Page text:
The news that Allied Irish Bank is to explore limited “debt forgiveness”, for mortgage holders in severe difficulty, will come as a blessed relief to many homeowners currently experiencing oppressive financial problems.
The Bank has indicated that it will take this very pragmatic approach to those who are finding it nigh impossible to meet their responsibilities in the current economic climate.
Many will have borrowed vast sums, in good times, to build or buy the home of their dreams but those aspirations have quickly turned to nightmares as they battle to meet monthly liabilities which are now way beyond their means.
Great numbers of those in difficulty face an added problem, in that the homes for which they forked out hugely inflated sums are now worth far less than the amounts paid. This negative equity has left them with little choice. Even if they choose to downgrade they will be left with massive obligations which they will still be unable to meet.
There has, understandably been a level of disquiet in certain quarters from those who believe that some are being afforded an abdication of their responsibilities. Those who have exercised caution in all of their dealings believe that the onus remains on those who borrowed huge sums to discharge their liabilities.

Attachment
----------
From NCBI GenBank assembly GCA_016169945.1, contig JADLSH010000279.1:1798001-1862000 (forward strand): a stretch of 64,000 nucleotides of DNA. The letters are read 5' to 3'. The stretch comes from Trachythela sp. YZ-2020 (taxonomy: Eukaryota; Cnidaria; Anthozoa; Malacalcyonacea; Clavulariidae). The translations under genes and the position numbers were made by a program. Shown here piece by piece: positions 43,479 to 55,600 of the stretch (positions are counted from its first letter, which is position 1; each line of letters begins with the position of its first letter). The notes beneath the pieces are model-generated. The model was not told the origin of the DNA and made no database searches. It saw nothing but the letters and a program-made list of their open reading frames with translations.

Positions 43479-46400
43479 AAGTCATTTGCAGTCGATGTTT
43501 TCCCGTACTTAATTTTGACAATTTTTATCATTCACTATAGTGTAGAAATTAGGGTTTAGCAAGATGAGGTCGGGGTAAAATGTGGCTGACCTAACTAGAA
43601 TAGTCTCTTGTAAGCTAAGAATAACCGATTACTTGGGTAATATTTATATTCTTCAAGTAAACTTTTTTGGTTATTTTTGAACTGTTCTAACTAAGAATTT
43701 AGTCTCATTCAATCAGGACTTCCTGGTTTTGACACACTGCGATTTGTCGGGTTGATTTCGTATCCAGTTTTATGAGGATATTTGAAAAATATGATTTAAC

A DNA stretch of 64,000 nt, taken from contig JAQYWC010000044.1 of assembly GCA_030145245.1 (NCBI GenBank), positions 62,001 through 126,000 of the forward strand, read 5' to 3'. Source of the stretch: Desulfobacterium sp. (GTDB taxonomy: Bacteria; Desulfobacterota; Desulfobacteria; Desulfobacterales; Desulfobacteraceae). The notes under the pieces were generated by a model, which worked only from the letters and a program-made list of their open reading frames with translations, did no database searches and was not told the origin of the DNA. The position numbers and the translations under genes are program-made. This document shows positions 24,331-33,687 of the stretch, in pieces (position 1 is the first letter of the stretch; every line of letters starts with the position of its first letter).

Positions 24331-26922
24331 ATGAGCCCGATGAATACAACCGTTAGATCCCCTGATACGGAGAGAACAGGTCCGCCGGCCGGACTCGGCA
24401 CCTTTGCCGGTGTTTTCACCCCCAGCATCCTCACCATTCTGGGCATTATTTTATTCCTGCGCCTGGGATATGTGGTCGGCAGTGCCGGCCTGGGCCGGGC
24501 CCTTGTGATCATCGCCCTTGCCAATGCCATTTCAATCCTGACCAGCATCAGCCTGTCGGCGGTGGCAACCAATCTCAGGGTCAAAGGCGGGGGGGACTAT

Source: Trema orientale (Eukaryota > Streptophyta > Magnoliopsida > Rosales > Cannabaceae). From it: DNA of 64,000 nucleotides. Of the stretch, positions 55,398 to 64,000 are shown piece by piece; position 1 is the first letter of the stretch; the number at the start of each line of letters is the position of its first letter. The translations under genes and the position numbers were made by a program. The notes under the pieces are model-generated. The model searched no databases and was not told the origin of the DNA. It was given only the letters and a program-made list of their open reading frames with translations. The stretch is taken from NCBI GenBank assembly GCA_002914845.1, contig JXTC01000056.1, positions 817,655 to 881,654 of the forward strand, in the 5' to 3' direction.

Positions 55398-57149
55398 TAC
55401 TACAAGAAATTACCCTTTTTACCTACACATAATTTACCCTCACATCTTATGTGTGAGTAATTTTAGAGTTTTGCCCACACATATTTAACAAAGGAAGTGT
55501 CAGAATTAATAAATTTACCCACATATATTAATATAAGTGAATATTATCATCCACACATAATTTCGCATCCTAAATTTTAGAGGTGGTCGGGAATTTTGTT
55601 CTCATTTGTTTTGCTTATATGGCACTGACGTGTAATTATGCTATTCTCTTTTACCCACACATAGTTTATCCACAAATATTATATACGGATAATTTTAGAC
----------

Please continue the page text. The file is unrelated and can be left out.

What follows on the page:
That may well be true but the fact remains that many are in situations which they could never have foreseen. When they entered into burdensome financial obligations they firmly believed that they would be in positions to meet those debts and never doubted their ability to do so.
However, life has changed immeasurably for many people in this country, not just in the higher echelons, who borrowed aggressively and irresponsibly, but in huge numbers of average earning households. They have been victims of this crash and deserve some sympathy as they battle to keep, literally, the proverbial roof over their heads.
By offering some respite to such people not only will they benefit but the financial institutions, who might otherwise lose almost all of the monies owed to them, will at least recoup parts of the debts, which must surely be the better option.
This proposal, though not palatable to those still facing large obligations whilst also in negative equity, is sensible for severely impaired mortgage holders and the wider economy.
Offering a measure of “forgiveness” to those who were honestly adversely affected by one the worst property bubbles ever experienced demonstrates a compassion which is badly needed at this time.
We have no doubt that should the proposal be adopted across the banking sector the financial institutions will implement it with due diligence and that those who are most deserving of sympathy will be the worthy beneficiaries.
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